kernel is 64-bit, or that 64-bit drivers are possible. To me it seems pretty
unequivocal. Perhaps you could elaborate on this point.

Anyway, if you read on at that link, you'll find out what "64-bit capable"
drivers are. It's essentially the same thing that Windows drivers had to do
to support >=4 GB of physical RAM on 32-bit Windows XP. And, as with XP,
it's largely a question of fixing bugs.


Daniel Johnson

unread,
Dec 23, 2007, 7:13:32 AM12/23/07
to
"nospamatall" <nospa...@iol.ie> wrote in message
news:fkkr53$26g$1...@aioe.org...

That's an example of a vendor that *can't* produce a 64-bit app, even
through there *is* demand from its customers that they do so. It's even a
pretty important app for the Mac.

Yes, it *is* possible that there are other things (besides Apple) holding
them back- but that is to be demonstrated.

Even if that is so, this is still a real world example of OS X not support
64-bit apps well.

Daniel Johnson

unread,
Dec 23, 2007, 7:17:23 AM12/23/07
to
"Steve Hix" <se...@NOSPAMspeakeasy.netINVALID> wrote in message
news:sehix-D5838C....@news.speakeasy.net...

> In article <fkkr53$26g$1...@aioe.org>, nospamatall <nospa...@iol.ie>
> wrote:
[snip- Photoshop can't go 64-bit, it's Carbon]

>> That's an example of a software vendor who is not producing a 64 bit
>> app. That's not what he asked for.
>
> Also a reminder of how long Adobe has had to port Photoshop from Carbon
> to Cocoa; it's not like it wasn't clearly stated at the beginning that
> Carbon is a stopgap to ease developer's transistion from the previous
> century.

It wasn't, though.

What The Steve said when he introduced OS X was that Carbon was for existing
OS 9 apps coming over to OS X, and Cocoa was for *new* apps.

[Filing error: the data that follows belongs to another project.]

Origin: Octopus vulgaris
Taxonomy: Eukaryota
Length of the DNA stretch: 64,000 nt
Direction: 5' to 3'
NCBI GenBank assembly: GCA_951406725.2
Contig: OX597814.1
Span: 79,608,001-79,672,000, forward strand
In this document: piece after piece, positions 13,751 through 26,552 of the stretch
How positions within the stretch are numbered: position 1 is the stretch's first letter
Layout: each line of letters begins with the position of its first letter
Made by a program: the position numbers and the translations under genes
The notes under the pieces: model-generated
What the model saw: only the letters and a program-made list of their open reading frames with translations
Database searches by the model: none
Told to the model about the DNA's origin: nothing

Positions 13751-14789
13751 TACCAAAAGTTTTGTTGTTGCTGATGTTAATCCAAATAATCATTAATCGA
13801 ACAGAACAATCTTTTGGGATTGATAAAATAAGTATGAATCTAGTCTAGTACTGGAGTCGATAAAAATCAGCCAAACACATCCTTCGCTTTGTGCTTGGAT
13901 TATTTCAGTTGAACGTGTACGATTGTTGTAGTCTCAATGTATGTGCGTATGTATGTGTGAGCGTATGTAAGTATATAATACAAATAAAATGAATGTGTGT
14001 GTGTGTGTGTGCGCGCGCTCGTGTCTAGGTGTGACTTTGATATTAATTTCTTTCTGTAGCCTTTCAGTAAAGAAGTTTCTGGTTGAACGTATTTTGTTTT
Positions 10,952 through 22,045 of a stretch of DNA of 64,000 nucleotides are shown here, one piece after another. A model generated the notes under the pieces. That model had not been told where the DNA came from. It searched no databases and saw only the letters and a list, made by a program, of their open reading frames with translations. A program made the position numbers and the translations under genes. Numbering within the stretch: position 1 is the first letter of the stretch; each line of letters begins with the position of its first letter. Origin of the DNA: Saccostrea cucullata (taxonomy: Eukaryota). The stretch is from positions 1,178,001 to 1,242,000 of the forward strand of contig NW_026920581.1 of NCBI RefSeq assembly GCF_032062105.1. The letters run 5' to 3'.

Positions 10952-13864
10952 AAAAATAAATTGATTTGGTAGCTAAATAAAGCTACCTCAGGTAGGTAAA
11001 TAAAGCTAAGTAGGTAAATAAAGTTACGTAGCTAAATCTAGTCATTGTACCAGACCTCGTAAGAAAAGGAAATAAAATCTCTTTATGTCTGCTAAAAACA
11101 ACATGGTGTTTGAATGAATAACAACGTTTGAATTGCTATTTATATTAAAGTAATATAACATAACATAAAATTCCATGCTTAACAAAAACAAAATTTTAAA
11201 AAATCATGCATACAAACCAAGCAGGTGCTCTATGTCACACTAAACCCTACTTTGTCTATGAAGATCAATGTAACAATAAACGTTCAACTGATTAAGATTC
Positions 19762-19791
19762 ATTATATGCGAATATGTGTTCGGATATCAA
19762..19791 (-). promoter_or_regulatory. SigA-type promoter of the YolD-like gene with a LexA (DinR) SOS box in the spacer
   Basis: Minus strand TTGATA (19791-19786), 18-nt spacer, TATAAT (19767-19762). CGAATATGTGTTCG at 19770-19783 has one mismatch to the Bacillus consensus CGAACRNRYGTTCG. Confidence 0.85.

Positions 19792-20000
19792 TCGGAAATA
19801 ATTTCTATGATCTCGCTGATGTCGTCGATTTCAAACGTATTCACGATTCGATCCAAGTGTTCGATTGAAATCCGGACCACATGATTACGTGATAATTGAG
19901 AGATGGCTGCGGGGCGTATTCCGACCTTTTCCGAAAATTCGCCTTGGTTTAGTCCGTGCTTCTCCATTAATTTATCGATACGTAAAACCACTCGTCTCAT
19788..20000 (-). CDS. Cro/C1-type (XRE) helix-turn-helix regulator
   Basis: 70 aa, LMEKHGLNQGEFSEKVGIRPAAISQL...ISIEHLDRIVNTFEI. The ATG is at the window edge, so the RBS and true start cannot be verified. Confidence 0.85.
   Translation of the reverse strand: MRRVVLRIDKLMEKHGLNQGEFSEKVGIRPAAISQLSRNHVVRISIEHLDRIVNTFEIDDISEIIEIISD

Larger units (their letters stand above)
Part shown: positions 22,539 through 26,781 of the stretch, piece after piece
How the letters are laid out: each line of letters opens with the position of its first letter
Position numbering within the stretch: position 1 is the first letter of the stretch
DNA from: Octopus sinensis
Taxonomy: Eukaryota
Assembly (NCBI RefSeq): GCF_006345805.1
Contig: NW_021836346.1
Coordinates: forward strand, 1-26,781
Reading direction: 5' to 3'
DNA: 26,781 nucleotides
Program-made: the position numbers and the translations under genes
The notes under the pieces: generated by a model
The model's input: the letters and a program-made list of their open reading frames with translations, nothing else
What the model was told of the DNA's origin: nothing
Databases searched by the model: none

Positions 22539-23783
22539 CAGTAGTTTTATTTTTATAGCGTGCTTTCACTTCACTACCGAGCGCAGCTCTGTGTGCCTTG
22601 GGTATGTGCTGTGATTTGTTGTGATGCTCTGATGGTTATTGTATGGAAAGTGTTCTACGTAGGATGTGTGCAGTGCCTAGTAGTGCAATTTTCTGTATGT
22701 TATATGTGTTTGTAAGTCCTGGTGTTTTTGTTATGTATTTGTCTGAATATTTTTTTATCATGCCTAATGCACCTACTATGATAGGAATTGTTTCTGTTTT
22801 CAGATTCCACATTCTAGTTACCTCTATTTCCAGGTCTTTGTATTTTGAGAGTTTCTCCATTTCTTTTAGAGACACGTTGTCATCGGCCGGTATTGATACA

Adobe Photoshop is clearly in the first category- clearly they should be
Carbon. Anyway Adobe had already told Apple that they weren't going to port
to Cocoa. That's one reason Carbon exists in the first place.

Message has been deleted

David Empson

unread,
Dec 23, 2007, 7:38:41 AM12/23/07
to
Daniel Johnson <danielj...@verizon.net> wrote:

> "Snit" <CS...@gallopinginsanity.com> wrote in message
> news:C3930CAB.9EBC4%CS...@gallopinginsanity.com...
> > "Daniel Johnson" <danielj...@verizon.net> stated in post
> > 13mrf3n...@news.supernews.com on 12/22/07 6:40 PM:

> >> That's a choice Apple doesn't demand you make. They don't offer that sort
> >> of compatibility at all.
> >
> > Sure they do - you can use Mac OS 7.x for free.
>
> Well, that's not quite the same. Apple hasn't made any Macs that would run
> that OS is many, many years. :D
>
> I do not think there is *any* Mac that can dual-boot System 7 and OS X, say.

It depends on your definition of "System 7" and any conditions on how
you boot Mac OS X.

The PowerMac 7300-9600 series were originally supplied with System 7.5.2
through 7.6.1. They won't boot a retail copy of Mac OS X, but can be
made to run early versions using XPostFacto, which bypasses installer
checks and patches the system or adds drivers to get around a few
issues. (System 7.5.3 is the version Apple have available for free.)

The first PowerMac G3 was supplied with Mac OS 8.0 and it will boot Mac
OS X 10.0 through 10.2 without any third party assistance.

--
David Empson
dem...@actrix.gen.nz

Snit

unread,
Dec 23, 2007, 11:10:48 AM12/23/07
to
"Daniel Johnson" <danielj...@verizon.net> stated in post
13msk0m...@news.supernews.com on 12/23/07 5:10 AM:

> "Snit" <CS...@gallopinginsanity.com> wrote in message
> news:C3930CAB.9EBC4%CS...@gallopinginsanity.com...
>> "Daniel Johnson" <danielj...@verizon.net> stated in post
>> 13mrf3n...@news.supernews.com on 12/22/07 6:40 PM:
>>>> Apple has *one* OS - not two as MS does. You do not need to pick if you